Trawniki was a forced-labor camp located half way between the Belzec and Sobibór Camp. It was established in the fall of 1941. Some 20,000 Jewish inmates are said to have passed through this camp. The camp also served as a training facility for SS men, among them Soviet PoWs, most of them Ukrainians, who volunteered to serve as guards in various German camps.
In the fall of 1943, 10,000 Jewish inmates of the Trawniki Camp were relocated to other camps during a major operation of relocating SS-owned and operated companies together with their Jewish labor force. The orthodoxy has dubbed this Operation “Harvest Festival,” claiming that all these Jews (plus many more from the Majdanek Camp), were killed. (See the related entries for more information.)
No historian claims that any mass murder using execution facilities took place in the Trawniki Camp. There is neither material, documental nor anecdotal evidence to support such a claim. However, that did not stop Polish and Jewish groups from claiming otherwise anyway.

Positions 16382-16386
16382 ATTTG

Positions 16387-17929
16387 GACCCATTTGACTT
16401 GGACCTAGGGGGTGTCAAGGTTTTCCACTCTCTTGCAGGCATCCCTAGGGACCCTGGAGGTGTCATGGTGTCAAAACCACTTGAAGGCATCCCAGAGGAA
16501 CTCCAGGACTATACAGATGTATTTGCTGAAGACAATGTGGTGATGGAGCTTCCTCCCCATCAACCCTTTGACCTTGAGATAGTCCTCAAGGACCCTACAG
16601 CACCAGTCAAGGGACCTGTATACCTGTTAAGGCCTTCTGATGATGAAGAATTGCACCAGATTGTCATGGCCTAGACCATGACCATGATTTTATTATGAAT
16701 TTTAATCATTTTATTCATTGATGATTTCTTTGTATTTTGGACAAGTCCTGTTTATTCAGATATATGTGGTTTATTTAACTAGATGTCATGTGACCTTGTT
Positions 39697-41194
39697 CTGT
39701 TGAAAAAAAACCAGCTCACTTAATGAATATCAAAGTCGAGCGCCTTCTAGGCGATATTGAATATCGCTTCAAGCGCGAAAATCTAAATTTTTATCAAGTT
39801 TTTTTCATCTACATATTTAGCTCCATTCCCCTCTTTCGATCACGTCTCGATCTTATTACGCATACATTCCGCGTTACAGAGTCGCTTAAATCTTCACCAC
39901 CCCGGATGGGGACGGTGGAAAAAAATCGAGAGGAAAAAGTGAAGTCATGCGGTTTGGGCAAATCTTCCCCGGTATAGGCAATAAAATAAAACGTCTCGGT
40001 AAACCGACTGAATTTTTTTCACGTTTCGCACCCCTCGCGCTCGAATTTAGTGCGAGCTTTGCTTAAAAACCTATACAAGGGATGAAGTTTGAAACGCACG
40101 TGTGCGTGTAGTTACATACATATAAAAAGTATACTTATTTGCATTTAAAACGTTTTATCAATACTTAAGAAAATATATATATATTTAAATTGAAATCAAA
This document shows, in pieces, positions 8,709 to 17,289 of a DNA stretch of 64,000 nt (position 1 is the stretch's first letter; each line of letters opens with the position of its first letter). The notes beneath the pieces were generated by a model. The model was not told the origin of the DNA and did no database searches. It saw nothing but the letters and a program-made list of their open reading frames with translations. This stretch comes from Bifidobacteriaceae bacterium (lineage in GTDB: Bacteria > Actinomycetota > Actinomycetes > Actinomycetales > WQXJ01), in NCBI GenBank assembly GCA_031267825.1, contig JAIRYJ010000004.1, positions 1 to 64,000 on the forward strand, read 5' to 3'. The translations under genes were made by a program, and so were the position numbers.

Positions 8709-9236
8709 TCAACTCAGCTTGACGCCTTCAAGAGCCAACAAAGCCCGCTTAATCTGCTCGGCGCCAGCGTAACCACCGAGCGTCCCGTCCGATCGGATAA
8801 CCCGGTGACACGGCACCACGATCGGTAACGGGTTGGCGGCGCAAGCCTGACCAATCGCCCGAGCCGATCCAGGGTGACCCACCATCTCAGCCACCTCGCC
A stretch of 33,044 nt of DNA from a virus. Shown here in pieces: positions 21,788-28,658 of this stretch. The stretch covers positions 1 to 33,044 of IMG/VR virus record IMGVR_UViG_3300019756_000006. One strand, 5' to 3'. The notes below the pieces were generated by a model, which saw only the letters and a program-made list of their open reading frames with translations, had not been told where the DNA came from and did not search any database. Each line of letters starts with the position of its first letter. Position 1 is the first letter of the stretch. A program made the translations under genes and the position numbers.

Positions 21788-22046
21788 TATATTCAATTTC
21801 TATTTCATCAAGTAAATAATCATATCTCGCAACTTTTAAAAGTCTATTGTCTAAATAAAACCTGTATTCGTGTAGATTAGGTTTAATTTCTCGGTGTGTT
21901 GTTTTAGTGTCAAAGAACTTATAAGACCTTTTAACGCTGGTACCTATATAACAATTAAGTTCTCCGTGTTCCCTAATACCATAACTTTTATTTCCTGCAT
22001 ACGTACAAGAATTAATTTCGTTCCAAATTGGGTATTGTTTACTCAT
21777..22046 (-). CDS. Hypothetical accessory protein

Between April and June 1942, Polish underground sources spread the “information” that Jews were being killed in masses at Trawniki using toxic gases in gas chambers, after which the victims’ bodies were burned in a primitive crematorium. This was presented to the public as the “truth” by the Polish government in its London exile in July of 1942. Jewish sources, such as the Jewish Telegraphic Agency, repeated that disinformation in 1942 and 1943.
This phantom extermination camp is a creation of black-propaganda sources.
(For more information, see Mattogno 2021e, pp. 94-97.)